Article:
Just a reminder about premium content. I’ve uploaded series 13 and series 14 is almost ready to go now. So, plenty of premium stuff available now and it’s all about repeating, demonstrating and clarifying language which has come up naturally in conversations on the podcast, and there are pronunciation drills focusing on different aspects of pronunciation each time. Episodes and PDFs available in the app and online. Go to teacherluke.co.uk/premium to get started.

Again, things might be a little bit quiet with the free podcast, but premium episodes are coming.

OK, I look forward to reading your comments as they come in.

No song from me, as Alex requested, just because I don’t feel really good enough to tackle a song by Queen. They’re all too technical and Freddy’s voice is so strong and has so much range to it that it’s hard to do covers of Queen songs, but perhaps if I somehow meet up with Alex we can do some kind of duet, which I’m sure would be absolutely horrible… but if that’s what the people want, that’s what I’ll do!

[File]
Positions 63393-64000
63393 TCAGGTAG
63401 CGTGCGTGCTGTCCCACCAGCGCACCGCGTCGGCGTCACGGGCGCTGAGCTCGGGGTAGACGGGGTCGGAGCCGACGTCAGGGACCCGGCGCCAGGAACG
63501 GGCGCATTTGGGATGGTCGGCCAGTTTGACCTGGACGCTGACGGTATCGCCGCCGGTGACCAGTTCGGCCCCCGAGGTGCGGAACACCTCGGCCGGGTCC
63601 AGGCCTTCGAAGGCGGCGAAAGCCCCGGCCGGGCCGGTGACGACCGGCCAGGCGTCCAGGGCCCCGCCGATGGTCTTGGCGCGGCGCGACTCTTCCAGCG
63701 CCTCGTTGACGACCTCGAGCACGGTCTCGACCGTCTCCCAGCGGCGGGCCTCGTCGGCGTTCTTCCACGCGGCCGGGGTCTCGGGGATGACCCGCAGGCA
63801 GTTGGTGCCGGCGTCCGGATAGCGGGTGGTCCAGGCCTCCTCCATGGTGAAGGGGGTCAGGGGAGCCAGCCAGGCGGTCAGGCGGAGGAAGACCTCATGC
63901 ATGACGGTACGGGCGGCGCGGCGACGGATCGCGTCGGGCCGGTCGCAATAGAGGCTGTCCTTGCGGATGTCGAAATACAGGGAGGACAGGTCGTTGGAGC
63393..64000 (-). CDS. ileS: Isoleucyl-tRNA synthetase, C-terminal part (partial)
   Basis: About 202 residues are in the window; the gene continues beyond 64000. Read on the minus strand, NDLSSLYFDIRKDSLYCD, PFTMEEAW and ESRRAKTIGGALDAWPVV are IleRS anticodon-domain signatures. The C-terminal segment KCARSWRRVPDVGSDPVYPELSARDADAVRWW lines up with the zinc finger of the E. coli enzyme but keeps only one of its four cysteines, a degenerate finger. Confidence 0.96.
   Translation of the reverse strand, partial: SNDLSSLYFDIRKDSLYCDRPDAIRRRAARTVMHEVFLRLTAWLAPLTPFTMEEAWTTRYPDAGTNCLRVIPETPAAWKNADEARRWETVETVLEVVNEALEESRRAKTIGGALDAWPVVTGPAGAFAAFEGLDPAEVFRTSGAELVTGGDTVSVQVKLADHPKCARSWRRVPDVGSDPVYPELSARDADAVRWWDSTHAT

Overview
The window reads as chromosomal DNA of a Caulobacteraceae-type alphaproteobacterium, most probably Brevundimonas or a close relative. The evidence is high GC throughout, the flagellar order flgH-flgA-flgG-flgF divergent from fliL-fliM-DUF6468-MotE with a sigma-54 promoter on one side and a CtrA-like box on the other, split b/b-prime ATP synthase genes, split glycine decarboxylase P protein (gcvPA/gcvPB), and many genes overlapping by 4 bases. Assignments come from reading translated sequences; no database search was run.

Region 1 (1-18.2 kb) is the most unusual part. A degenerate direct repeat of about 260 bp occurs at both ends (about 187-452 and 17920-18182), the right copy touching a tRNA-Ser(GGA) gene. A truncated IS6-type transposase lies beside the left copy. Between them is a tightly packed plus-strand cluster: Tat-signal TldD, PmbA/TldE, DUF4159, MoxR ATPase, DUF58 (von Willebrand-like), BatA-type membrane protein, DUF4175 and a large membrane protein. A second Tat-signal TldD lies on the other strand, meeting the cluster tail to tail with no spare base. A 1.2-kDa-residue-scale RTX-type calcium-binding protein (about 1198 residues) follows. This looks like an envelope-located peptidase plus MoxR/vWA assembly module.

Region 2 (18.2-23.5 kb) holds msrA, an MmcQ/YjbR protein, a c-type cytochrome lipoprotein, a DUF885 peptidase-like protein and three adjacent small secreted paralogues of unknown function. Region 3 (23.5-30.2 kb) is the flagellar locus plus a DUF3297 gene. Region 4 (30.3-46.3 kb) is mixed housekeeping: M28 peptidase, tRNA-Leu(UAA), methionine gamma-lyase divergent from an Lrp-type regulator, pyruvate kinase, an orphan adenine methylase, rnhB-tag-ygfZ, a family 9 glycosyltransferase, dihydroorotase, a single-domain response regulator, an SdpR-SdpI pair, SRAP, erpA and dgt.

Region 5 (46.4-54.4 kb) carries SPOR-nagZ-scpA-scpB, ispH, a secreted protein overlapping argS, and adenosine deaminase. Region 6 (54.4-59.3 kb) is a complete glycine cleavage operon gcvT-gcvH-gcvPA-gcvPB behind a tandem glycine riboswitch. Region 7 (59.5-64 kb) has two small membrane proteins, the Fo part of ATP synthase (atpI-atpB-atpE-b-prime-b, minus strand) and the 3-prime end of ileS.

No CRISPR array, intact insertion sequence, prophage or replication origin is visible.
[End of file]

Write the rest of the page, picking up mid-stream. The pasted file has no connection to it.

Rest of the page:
But for now…

Good bye…

601. British Comedy: The Day Today (Part 1)

Let’s investigate a brilliant British comedy TV show and use it to learn English. The Day Today was originally broadcast on the BBC in the mid-90s and is now considered a groundbreaking parody of news programmes and launched the careers of various comedians, including Steve Coogan.

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Introduction Transcript, Notes & Videos

Hello folks, this episode is called British Comedy: The Day Today and in this one we’ll be looking at another classic bit of British TV Comedy.

First I’ll tell you everything you need to know about the show and then we’ll listen to some clips and I’ll explain the language for you.